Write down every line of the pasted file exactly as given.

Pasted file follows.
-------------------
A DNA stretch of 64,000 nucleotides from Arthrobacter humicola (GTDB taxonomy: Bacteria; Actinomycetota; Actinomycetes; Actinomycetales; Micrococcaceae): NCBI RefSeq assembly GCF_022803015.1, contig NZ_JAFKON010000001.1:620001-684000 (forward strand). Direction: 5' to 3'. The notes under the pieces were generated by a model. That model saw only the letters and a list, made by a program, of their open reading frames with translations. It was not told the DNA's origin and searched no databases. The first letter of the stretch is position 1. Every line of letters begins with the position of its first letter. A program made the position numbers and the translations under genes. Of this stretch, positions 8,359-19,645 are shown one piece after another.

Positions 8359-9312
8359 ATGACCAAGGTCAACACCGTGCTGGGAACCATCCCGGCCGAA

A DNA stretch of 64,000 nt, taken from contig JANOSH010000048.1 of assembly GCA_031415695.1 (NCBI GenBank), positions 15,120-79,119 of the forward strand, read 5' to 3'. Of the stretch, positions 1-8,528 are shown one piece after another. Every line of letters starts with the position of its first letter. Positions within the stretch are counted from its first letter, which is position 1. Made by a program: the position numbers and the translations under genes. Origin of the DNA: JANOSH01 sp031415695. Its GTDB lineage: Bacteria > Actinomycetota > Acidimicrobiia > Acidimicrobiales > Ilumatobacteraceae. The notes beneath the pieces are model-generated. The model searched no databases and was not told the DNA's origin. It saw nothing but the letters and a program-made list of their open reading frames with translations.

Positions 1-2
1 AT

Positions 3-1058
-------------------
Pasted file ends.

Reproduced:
A DNA stretch of 64,000 nucleotides from Arthrobacter humicola (GTDB taxonomy: Bacteria; Actinomycetota; Actinomycetes; Actinomycetales; Micrococcaceae): NCBI RefSeq assembly GCF_022803015.1, contig NZ_JAFKON010000001.1:620001-684000 (forward strand). Direction: 5' to 3'. The notes under the pieces were generated by a model. That model saw only the letters and a list, made by a program, of their open reading frames with translations. It was not told the DNA's origin and searched no databases. The first letter of the stretch is position 1. Every line of letters begins with the position of its first letter. A program made the position numbers and the translations under genes. Of this stretch, positions 8,359-19,645 are shown one piece after another.

Positions 8359-9312
8359 ATGACCAAGGTCAACACCGTGCTGGGAACCATCCCGGCCGAA

A DNA stretch of 64,000 nt, taken from contig JANOSH010000048.1 of assembly GCA_031415695.1 (NCBI GenBank), positions 15,120-79,119 of the forward strand, read 5' to 3'. Of the stretch, positions 1-8,528 are shown one piece after another. Every line of letters starts with the position of its first letter. Positions within the stretch are counted from its first letter, which is position 1. Made by a program: the position numbers and the translations under genes. Origin of the DNA: JANOSH01 sp031415695. Its GTDB lineage: Bacteria > Actinomycetota > Acidimicrobiia > Acidimicrobiales > Ilumatobacteraceae. The notes beneath the pieces are model-generated. The model searched no databases and was not told the DNA's origin. It saw nothing but the letters and a program-made list of their open reading frames with translations.

Positions 1-2
1 AT

Positions 3-1058